With all the talk about fracking and the environment, I thought it wise to learn the facts. When geologist Gary Penley posted this informative discussion of what is and what isn’t good about fracking for oil, I shared it, here:
This may sound controversial to some folks, but it shouldn’t. Purpose is to debunk one of the biggest hoaxes the American public has ever pulled on itself—oil well fracturing, or “Fracking.”
First, because fracking has recently become newsy for some reason, many think it to be some sort of realtively new procedure. Not so. Oil well fracking has been around for at least a hundred years, probably more.
OK—popular belief—fracking is a bad, bad thing. Why? How many have any idea why fracking is currently receiving such a bad rap? Here’s why. The fear that fracturing oil reservoirs will contaminate overlying fresh water aquifers. How? The fractures in the reservoir rock, it is feared, will reach up into the shallower fresh water supplies. A theoretical concept, but one that does not, and cannot, happen. It is in fact, impossible.
Fresh water aquifers occur mostly at depths of five hundred feet or less—never deeper than one thousand feet. Oil reservoirs occur at depths of five thousand feet or more. (Five thousand is actually very shallow for oil. Most occur at ten thousand, fifteen thousand, and twenty thousand feet.)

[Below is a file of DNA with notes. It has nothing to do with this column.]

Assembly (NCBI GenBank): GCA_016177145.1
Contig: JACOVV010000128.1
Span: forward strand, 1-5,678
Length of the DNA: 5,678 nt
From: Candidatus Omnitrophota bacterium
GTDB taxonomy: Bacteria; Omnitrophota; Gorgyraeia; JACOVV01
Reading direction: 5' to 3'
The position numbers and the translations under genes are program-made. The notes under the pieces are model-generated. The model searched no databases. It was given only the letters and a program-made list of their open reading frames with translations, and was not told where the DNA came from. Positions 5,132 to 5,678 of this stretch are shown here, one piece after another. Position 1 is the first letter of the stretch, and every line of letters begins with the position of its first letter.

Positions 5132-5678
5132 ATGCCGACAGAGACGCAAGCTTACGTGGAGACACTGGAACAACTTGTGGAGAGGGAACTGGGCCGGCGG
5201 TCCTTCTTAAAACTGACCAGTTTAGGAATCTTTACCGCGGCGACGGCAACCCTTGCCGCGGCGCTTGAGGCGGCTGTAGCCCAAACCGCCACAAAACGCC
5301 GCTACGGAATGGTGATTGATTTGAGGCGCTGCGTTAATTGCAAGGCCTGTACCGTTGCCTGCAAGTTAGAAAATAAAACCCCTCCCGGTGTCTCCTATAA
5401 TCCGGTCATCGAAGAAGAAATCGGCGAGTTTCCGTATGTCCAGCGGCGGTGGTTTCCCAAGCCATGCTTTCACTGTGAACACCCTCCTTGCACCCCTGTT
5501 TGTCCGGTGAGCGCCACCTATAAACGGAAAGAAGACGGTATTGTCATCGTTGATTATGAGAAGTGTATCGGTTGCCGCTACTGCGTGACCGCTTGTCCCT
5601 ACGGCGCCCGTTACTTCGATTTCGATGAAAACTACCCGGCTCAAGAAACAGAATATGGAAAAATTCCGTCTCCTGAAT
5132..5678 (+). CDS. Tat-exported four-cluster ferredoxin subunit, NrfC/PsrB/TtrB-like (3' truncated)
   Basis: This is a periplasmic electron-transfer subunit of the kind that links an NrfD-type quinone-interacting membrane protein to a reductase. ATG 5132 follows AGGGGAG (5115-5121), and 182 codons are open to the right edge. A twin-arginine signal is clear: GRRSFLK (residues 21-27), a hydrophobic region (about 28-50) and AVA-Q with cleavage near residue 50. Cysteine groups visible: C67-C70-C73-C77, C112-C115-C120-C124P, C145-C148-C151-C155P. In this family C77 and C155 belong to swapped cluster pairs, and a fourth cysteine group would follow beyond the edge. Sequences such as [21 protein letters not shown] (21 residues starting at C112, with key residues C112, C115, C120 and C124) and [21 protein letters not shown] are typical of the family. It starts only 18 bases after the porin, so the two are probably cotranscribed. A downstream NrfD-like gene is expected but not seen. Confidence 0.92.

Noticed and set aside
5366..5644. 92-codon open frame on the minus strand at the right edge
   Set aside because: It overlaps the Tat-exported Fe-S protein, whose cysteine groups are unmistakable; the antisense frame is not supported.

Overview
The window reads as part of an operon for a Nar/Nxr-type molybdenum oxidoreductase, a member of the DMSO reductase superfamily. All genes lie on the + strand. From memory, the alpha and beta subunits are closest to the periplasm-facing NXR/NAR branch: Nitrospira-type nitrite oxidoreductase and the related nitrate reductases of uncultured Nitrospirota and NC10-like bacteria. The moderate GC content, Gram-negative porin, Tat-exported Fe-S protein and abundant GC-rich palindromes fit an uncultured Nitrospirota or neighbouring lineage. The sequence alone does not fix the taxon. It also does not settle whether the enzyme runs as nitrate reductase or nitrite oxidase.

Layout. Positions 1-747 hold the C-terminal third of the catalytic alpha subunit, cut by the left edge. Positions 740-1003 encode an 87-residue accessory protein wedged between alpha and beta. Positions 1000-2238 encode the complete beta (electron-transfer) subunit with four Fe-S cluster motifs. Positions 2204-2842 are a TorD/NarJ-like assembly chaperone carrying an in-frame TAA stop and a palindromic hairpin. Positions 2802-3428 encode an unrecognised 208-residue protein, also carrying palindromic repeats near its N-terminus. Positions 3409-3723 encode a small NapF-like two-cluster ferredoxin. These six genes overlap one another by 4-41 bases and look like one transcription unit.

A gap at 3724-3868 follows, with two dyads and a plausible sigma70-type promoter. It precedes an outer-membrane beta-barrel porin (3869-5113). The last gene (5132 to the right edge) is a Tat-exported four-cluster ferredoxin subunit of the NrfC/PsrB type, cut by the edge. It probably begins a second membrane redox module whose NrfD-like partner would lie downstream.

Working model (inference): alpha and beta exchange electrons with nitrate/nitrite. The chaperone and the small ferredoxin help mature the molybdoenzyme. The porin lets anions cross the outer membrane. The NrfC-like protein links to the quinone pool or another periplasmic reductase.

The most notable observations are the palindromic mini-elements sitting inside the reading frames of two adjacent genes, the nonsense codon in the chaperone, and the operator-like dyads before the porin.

So, we have oil lying at five thousand feet—usually much deeper—with the overlying fresh water perched way up there at five hundred feet or less. Pressure-induced fractures reach only about one to three hundred above the oil reservoirs, not even close to encountering the water.
Companies are required by law to set protective casing over the fresh water—a needless regulation because of pressure differences. It is impossible to leave the low-pressure water exposed while drilling deeper to the high-pressure oil. If you tried it, you would lose the well long before the oil was ever reached. (The deeper oil is always higher pressure than the shallower water—an incontrovertible Mother Nature thing.)
Because of the underground fluid relationships, fracking has never caused a single fresh water aquifer to be compromised. NEVER, EVER—not once. California, which has thousands upon thousands of oil wells, most of which have been fracked, recently voted to outlaw the practice altogether—a law that will cause wells to be less productive, and many to not even be drilled. The move will cost the naïve Californians greatly, but they will now be safe from the terrible menace—fracking. They might as well have outlawed wrestling with wild rhinos, a menace that ranks right up there with fracking.
Guest Post By Gary Penley